Novak Djokovic's hopes of defending his Australian Open title look over after being refused entry into the country.
The Australian Border Force (ABF) has confirmed Djokovic's visa application has been cancelled and he will be deported.
The 34-year-old had travelled to Australia after announcing he had received a medical exemption from Covid-19 vaccination rules to compete in the tournament.
That, however, was not sufficient for border officials with regard to entry into a country that has strict entry requirements. Djokovic was held for several hours at the airport after flying to Melbourne before ultimately being turned away.
There have been reports that his lawyers will appeal against the decision but, in a strongly-worded statement, the ABF made clear its position.
The statement read: "The Australian Border Force will continue to ensure that those who arrive at our border comply with our laws and entry requirements.
"The ABF can confirm that Mr Djokovic failed to provide appropriate evidence to meet the entry requirements to Australia, and his visa has been subsequently cancelled.
"Non-citizens who do not hold a valid visa on entry or who have had their visa cancelled will be detained and removed from Australia.
"The ABF can confirm Mr Djokovic had access to his phone."
Djokovic had not made public on what grounds tournament organisers had granted him a medical exemption. Officials had insisted all players must be vaccinated to travel and compete.
It has been reported Djokovic had not applied for a visa that allows exemptions for unvaccinated people. It is not publicly known if Djokovic has been vaccinated but he has previously said he is opposed.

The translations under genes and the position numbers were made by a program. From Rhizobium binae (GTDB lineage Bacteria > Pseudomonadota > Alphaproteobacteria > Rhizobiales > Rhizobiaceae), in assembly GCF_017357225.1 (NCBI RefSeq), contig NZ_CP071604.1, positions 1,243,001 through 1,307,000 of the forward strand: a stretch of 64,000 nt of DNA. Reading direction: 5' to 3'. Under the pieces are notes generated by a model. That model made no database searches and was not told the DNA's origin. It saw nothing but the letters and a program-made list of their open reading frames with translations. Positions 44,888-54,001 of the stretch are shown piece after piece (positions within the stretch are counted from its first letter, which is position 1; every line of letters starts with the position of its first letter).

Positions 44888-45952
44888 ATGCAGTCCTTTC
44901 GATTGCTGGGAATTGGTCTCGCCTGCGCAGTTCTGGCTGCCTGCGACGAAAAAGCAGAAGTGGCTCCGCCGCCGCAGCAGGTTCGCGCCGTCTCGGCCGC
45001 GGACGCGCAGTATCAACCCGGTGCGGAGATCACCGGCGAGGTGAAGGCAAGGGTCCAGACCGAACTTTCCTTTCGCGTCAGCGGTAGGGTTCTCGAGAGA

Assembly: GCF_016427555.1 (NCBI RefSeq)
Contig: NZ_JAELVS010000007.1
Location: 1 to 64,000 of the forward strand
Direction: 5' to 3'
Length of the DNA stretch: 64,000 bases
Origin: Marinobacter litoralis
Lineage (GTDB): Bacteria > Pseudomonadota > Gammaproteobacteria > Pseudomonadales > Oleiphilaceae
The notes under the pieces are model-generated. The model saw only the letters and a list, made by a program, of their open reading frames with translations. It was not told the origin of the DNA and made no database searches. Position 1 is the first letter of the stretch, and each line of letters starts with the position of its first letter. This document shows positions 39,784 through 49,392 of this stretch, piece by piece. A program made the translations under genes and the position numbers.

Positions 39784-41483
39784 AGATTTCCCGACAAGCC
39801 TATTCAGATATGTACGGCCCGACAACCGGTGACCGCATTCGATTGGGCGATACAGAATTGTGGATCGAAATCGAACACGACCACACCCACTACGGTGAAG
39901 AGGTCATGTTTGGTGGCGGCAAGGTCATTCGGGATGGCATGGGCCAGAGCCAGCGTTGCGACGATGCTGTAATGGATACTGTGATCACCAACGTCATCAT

News of the tournament exemption provoked a huge public and political backlash.
Australian Prime Minister Scott Morrison had warned Djokovic would be on the "next plane home" if he could not provide "acceptable proof" why he was exempt.
The Victorian state government also said it would not support Djokovic's visa application.
Following the announcement by the ABF, Morrison said that entry exceptions could not be made for anyone.
Morrison tweeted: "Mr Djokovic's visa has been cancelled. Rules are rules, especially when it comes to our borders.
"No one is above these rules. Our strong border policies have been critical to Australia having one of the lowest death rates in the world from Covid, we are continuing to be vigilant."
Later In a press conference, Mr Morrison thanked Border Force officers "for doing their job implementing the Government's policies" and noted entry to Australia "requires double vaccination, or a medical exemption".
"I am advised that such an exemption was not in place, and as a result he is subject to the same rule as anyone else," Mr Morrison told reporters.
"I also want to stress, that ultimately, this is the responsibility of the traveller. It is for the traveller to be able to assert and backup their ability to come into the country consistent with our laws.
"This is nothing about any one individual, it is simply a matter of following the rules, and so those processes will take their course, over the next few hours, and that event will play out as it should."
Shortly before the ABF statement, Serbia's president Aleksandar Vucic had weighed into the controversy and criticised the way Djokovic had been treated.
Vucic wrote on Instagram: "I just finished a phone conversation with Novak Djokovic.
"I told our Novak that the whole of Serbia is with him, and that our authorities are taking all measures to stop the harassment of the best tennis player in the world in the shortest possible period.
"In accordance with all norms of international public law, Serbia will fight for Novak Djokovic, for justice and truth."
Djokovic had been bidding to win a record 21st grand slam title and the Australian Open for a 10th time. The tournament begins on 17 January.